[Ed. this doesn't reflect well on Abondolo's editorial responsibility]
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hribecek
Triglot
Senior Member
Czech Republic
Joined 3980 days ago

1243 posts - 1458 votes 
Speaks: English*, Czech, Spanish
Studies: Italian, Polish, Slovak, Hungarian, Toki Pona, Russian

 
 Message 84 of 267
24 April 2012 at 4:32pm | IP Logged 
appelduvide wrote:
Is it too late to sign up here? I'm currently learning Hungarian and am quite interested in picking up another Uralic language, if I can find enough learning material. North Sámi and Nenets have piqued my interest so far. I listened to a really interesting interview with a Hawaiian speaker on SR Sápmi last night and would have loved to understand the Sámi. The presenters were code-switching English and Swedish quite a lot though, and the Hawaiian speaker's half of the interview was in English. Anyway, if anyone knows of any material on Nenets (bearing in mind I don't speak Russian) it would be much appreciated.

Welcome to the team! Great to see another Hungarian learner.
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hribecek
Triglot
Senior Member
Czech Republic
Joined 3980 days ago

1243 posts - 1458 votes 
Speaks: English*, Czech, Spanish
Studies: Italian, Polish, Slovak, Hungarian, Toki Pona, Russian

 
 Message 85 of 267
24 April 2012 at 4:35pm | IP Logged 
Chung wrote:
hribecek wrote:
Hi teammates

Our team has been a bit quite recently with updating their logs (me included), so I thought it was time to try to wake us up a little bit.


Whadda ya mean? I updated stuff last week! :-P


hribecek wrote:
Byla jednou jedna žába. (Once upon a time there was a frog.)


Dan namma lei Kermit. (Its name was Kermit).

So it seems this story idea isn't catching on too much yet, so lets try to keep it alive Chung.

Kermit lakott egy nagy barlangban. (Kermit lived in a big cave)
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Chung
Diglot
Senior Member
Joined 5787 days ago

4228 posts - 8257 votes 
20 sounds
Speaks: English*, French
Studies: Polish, Slovak, Uzbek, Turkish, Korean, Finnish

 
 Message 86 of 267
25 April 2012 at 6:40am | IP Logged 
Jaskyňa bola dosť veľká, ale Kermit sa cítil trochu osamelý. (The cave was quite large but Kermit felt a bit lonely)
1 person has voted this message useful



Chung
Diglot
Senior Member
Joined 5787 days ago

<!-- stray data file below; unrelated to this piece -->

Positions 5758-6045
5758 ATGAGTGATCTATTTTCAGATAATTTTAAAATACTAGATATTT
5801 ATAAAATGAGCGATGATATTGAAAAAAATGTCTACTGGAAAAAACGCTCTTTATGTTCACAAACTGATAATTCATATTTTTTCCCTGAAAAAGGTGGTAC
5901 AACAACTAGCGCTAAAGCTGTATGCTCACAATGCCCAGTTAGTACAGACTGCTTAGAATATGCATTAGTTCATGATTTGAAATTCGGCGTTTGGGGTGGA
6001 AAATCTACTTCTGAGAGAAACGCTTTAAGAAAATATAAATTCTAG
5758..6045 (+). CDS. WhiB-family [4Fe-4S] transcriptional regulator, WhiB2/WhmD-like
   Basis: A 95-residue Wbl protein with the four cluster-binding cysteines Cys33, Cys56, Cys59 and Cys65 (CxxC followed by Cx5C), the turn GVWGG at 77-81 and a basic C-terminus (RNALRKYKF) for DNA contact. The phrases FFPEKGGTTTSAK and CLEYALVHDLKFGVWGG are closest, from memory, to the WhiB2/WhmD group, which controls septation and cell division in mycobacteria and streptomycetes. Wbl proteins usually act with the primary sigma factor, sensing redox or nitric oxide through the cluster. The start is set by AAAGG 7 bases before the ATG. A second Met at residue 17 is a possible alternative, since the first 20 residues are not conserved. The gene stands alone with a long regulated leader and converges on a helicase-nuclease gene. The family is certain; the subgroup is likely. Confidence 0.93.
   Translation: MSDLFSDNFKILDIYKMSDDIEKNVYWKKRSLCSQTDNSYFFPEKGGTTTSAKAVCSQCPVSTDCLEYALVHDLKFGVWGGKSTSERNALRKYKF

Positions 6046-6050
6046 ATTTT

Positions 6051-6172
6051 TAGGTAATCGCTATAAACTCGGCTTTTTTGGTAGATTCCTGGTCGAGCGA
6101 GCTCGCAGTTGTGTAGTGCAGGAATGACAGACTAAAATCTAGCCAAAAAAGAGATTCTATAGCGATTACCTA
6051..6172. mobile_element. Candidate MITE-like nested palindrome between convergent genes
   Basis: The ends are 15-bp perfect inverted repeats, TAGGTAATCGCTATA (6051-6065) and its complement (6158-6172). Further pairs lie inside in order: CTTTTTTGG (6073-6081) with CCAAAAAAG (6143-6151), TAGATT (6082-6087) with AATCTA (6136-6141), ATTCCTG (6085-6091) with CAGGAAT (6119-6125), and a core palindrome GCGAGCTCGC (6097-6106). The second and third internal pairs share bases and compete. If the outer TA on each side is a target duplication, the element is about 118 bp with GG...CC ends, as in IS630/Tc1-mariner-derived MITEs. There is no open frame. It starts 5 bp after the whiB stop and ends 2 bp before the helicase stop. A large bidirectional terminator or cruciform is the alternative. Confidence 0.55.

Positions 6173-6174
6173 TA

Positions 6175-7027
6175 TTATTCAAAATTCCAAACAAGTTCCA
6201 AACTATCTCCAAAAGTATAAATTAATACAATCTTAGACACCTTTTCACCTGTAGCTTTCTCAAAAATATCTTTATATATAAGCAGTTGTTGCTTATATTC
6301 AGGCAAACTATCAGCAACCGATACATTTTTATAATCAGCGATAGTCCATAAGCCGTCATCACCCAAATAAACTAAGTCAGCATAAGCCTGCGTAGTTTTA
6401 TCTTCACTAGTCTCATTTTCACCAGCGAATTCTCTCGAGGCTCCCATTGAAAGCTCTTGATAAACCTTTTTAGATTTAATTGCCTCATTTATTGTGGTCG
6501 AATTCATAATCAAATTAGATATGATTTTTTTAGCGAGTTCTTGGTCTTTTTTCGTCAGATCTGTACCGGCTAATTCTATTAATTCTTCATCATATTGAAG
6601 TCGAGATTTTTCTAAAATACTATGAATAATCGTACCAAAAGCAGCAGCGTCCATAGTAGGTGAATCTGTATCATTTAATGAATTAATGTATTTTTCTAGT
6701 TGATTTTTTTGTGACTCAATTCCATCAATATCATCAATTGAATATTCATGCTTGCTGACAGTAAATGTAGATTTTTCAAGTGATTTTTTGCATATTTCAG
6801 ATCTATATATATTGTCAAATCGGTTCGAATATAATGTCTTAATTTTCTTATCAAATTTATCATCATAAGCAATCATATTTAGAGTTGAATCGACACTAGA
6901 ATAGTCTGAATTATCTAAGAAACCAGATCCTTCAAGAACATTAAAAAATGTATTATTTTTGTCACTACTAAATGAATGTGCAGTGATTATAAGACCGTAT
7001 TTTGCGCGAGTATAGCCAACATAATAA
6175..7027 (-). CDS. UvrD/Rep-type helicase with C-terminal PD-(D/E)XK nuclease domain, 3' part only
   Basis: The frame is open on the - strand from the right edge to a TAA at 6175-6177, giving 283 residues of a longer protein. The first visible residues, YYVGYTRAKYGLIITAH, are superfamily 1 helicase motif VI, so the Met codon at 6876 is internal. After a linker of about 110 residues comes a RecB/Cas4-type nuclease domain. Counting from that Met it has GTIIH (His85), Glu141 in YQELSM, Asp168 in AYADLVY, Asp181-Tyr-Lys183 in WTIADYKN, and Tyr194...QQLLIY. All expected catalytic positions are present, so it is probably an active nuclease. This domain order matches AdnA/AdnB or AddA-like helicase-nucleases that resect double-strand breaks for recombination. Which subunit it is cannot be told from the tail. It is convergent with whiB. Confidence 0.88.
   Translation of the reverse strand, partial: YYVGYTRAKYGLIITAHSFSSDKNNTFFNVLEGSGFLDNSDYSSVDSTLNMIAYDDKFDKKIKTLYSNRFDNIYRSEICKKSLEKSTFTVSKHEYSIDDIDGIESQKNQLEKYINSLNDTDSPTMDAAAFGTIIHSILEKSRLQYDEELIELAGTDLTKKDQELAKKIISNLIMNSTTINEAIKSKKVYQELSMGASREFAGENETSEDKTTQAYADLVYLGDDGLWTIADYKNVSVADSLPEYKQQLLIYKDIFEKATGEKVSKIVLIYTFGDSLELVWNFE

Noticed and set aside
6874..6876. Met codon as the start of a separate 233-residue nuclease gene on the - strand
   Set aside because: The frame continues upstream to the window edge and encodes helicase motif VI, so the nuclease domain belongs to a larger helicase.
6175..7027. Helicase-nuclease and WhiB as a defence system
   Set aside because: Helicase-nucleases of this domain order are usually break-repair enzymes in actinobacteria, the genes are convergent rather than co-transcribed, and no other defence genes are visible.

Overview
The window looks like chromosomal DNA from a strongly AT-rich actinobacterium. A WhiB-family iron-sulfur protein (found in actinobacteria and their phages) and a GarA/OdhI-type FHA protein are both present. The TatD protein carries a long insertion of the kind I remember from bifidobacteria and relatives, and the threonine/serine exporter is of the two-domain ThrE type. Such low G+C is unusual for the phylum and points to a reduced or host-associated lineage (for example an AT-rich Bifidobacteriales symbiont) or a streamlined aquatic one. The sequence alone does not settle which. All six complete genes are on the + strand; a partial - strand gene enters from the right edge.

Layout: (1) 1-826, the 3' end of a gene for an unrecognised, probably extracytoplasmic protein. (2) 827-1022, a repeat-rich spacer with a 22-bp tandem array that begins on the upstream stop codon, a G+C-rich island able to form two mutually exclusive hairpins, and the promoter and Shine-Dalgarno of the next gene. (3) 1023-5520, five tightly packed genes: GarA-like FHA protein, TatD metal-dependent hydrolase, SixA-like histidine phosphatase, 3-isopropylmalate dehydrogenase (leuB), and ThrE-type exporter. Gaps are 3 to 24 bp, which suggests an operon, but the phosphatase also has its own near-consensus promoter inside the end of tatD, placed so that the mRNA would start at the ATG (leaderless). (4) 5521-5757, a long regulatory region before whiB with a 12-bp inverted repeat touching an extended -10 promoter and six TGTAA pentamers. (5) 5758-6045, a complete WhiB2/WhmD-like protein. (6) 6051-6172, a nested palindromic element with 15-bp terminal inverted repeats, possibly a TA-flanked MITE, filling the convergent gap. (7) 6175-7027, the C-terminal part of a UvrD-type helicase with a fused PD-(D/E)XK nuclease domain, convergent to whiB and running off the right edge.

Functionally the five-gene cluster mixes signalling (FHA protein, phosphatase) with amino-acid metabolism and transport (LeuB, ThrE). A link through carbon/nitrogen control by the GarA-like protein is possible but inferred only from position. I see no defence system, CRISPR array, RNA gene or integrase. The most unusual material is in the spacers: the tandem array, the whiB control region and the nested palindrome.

4228 posts - 8257 votes 
20 sounds
Speaks: English*, French
Studies: Polish, Slovak, Uzbek, Turkish, Korean, Finnish

 
 Message 87 of 267
25 April 2012 at 6:44am | IP Logged 
Update for Finnish, Latvian and Polish
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appelduvide
Triglot
Newbie
United Kingdom
Joined 3391 days ago

17 posts - 24 votes
Speaks: English*, French, Latin
Studies: Ancient Greek, Hungarian, German
Studies: Smi

 
 Message 88 of 267
26 April 2012 at 10:29pm | IP Logged 
Egy kis frissítés...
My study seems to be progressing at a reasonably steady and I am starting to notice improvements which is a really nice feeling!

I've basically been using a lot of methods that I've never tried before - mostly because they are demanding and I've never had the proper motivation (or the time) in the past. These include working on one lesson of Assimil a day for at least half an hour, using various methods of testing my understanding and capacity to produce Hungarian. To improve my understanding further, instead of simply flashcard each piece of new vocab I come across on its own, I have been using tatoeba.org to find a sentence with the word in context, thus allowing me to test my grammar as well! I have also just set up a lang-8 account and wrote my first post, which was a little daunting as I haven't really written anything 'freestyle' in Hungarian yet. It was also a relief to find that most of my errors were word order related (for me, the hardest aspect of Hungarian). Hopefully, once the Super Challenge is in full swing I will feel confident enough to start reviewing some of the books and films in Hungarian.

As for the Sámi, I haven't been studying it as dilligently as the Hungarian but I have surprised myself with the amount I've picked up. However, I did spend a bit too long fretting over the phonology, which seems horrendously confusing on paper.

Overall, I'm glad I signed up for this team, as it really gives me a sense of pressure to achieve... I've also just learnt the Hungarian for cave!

Edited by appelduvide on 26 April 2012 at 10:30pm